The fundamental conditions of a healthy economy are healthy productivity and healthy consumption. While the healthy productivity gain depends on science and technology and skilled workers, the healthy consumption depends on a large employed population who can earn good wages and make spending. This equilibrium condition for a healthy economy can be represented by a sufficient GDP figure and a high enough employment rate. However, the employment rate should be represented by a steady permanent employment rather than a transient short-term employment for supporting a healthy economy, since short-term jobs cannot produce skill upgrade needed for new challenging jobs and innovations. When technology advances, it increases productivity and raises wages not only in a particular industry sector but it has a ripple effect raising wages across all industries. Under a socialistic concept, sometimes, the government will impose a minimum wage policy which automatically raises wages across the board as a means to raise the income level hence standard of living across the entire population especially helping the lower income groups.
When wages are high in an industry sector which cannot maintain high enough profitability to support the growth, the industry is likely to become a low-tech high-labor (LTHL) sunset industry, for example, textile, furniture, steel making and fresh food industries. These LTHL industries will have to move to low labor cost countries which will be glad to absorb the low tech industries. The developing countries with large populations are generally the target locations for these low-tech migrations. Numerous cases are available to illustrate this trend. The U.S. essentially lost many low-tech industries through this natural process willingly and voluntarily. No one can steal American jobs, because the U.S. is capable of prohibiting it. For example, exporting high-tech in terms of products, corporations and individuals have been strictly controlled by the U.S. government.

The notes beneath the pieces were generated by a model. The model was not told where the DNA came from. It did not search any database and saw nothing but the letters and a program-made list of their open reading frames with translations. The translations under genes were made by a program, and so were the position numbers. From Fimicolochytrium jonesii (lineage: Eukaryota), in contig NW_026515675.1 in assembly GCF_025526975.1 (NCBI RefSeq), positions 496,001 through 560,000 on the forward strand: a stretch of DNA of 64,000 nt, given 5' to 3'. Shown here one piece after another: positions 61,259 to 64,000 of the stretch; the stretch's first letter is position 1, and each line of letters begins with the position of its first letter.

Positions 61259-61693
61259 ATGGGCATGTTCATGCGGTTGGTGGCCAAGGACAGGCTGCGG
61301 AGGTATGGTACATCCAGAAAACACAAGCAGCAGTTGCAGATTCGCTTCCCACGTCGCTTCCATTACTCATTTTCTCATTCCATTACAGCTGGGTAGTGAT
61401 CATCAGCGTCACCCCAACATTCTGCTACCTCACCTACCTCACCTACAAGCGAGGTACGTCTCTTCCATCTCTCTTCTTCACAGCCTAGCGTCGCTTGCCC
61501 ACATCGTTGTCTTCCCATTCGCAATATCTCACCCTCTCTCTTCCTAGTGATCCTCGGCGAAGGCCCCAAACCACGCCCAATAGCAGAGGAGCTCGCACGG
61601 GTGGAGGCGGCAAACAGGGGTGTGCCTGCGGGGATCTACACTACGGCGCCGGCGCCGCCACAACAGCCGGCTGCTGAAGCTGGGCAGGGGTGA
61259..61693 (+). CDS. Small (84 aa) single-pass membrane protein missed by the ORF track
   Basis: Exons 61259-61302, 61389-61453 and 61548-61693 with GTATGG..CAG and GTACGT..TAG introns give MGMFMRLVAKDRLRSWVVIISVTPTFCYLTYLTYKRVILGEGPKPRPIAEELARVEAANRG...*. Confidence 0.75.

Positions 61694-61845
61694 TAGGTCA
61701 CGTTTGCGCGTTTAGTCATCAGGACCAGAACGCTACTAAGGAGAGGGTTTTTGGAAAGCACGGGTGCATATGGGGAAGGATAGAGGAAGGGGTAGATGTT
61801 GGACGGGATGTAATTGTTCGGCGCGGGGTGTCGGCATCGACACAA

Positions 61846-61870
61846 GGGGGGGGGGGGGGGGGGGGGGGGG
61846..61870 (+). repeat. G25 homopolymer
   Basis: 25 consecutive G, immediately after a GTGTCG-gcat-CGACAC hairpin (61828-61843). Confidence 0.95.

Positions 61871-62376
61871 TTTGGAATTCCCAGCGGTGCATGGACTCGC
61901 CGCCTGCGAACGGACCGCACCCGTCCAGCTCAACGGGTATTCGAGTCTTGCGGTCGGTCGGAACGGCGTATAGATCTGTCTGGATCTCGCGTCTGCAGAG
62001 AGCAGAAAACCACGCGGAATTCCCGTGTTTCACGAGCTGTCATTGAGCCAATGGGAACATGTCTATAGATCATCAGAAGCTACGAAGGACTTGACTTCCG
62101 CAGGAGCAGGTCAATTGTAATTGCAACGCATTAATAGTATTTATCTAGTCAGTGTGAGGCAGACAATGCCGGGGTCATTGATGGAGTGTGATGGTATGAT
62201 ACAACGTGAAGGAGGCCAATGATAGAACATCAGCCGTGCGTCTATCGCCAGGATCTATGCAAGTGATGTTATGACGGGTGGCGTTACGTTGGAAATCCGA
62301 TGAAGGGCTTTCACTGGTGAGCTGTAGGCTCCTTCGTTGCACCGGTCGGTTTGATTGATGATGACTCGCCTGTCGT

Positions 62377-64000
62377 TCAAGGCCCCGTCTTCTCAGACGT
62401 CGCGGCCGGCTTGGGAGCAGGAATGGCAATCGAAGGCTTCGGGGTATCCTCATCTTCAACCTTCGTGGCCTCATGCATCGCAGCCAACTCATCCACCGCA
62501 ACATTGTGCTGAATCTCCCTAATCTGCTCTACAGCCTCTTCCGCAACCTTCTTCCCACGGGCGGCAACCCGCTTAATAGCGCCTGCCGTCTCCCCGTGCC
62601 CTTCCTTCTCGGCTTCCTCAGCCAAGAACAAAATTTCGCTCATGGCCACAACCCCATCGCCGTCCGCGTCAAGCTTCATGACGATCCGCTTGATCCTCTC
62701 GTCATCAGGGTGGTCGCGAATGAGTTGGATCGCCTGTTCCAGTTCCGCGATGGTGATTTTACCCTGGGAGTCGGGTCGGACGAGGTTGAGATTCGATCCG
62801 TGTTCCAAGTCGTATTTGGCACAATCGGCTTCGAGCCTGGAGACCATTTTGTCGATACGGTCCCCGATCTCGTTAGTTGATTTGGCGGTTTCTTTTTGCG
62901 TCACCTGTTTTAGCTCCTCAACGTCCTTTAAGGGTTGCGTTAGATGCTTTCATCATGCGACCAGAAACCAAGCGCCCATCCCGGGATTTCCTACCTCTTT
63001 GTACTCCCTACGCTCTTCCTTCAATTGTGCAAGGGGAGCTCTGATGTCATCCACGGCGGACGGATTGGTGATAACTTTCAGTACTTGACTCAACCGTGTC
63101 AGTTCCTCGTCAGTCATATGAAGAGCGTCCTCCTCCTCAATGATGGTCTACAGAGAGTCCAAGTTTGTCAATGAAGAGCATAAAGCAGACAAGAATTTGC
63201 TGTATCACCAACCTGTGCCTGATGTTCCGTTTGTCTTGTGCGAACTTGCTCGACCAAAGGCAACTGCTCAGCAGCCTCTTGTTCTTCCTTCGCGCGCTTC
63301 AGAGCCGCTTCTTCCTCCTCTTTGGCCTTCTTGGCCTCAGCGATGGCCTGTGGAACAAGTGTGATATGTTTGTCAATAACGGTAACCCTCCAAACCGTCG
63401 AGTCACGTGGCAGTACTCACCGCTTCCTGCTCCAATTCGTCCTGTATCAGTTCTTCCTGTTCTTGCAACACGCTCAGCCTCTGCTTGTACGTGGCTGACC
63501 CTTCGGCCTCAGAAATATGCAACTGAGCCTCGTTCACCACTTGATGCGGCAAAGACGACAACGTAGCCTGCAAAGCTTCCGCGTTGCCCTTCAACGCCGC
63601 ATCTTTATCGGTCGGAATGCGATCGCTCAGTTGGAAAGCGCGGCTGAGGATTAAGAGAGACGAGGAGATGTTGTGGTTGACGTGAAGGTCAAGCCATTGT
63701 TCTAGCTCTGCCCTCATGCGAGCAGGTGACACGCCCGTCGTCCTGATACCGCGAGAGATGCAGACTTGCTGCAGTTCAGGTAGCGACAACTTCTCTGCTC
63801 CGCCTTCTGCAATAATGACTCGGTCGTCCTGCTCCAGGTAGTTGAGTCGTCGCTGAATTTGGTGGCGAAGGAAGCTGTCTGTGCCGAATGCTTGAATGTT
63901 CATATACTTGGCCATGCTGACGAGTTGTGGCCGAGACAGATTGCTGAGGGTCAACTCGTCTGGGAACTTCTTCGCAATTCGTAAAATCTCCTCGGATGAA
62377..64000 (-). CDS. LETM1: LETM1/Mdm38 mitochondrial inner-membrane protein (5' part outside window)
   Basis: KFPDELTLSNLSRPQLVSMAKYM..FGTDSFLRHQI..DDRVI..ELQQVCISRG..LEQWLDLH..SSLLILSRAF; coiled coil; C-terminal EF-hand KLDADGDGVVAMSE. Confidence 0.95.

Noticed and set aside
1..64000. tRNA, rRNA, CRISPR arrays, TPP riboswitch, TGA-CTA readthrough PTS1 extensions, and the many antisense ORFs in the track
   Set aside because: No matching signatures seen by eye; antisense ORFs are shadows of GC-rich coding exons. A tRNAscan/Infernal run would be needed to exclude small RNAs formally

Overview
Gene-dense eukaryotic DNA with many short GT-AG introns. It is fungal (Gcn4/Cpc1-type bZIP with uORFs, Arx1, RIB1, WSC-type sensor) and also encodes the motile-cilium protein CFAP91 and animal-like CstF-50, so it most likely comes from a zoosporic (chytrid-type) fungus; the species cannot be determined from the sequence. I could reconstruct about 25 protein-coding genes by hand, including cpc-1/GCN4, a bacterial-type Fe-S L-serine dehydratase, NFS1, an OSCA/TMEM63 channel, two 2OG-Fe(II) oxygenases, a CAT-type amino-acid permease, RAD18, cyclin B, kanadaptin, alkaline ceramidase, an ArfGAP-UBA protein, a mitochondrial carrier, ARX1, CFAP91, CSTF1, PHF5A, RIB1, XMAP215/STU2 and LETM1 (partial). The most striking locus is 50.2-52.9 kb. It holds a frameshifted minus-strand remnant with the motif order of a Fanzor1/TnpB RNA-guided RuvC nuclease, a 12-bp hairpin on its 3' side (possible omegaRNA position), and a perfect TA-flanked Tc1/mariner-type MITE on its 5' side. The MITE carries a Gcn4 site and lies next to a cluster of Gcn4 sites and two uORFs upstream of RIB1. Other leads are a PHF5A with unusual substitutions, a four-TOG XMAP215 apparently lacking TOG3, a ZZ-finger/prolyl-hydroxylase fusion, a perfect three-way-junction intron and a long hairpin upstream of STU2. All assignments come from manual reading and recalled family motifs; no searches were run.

Losing low-tech industries is not necessarily a problem since maintaining high-tech industries can generally command higher profitability. Therefore, there is a saying that a developing country that making a billion pairs of jeans makes less profit than a developed country selling one jet plane. This is a true fact but one must recognize another fact that an advance jet plane may require a thousand technical professionals and skilled workers but the billion pair of jeans support hundreds of thousands of low skilled workers, a very much needed job creation industry in a developing country. So the issue in a developed country is how to create enough new jobs, how to educate new workers and retrain workers upgrading them from low-tech jobs to the new jobs. The new jobs must produce new products having a market demand domestically and internationally. Why didn’t the U.S. follow this simple formula to sustain her technology lead and upgrade industries which can maintain her job and product market base? Hindsight, there is a clue.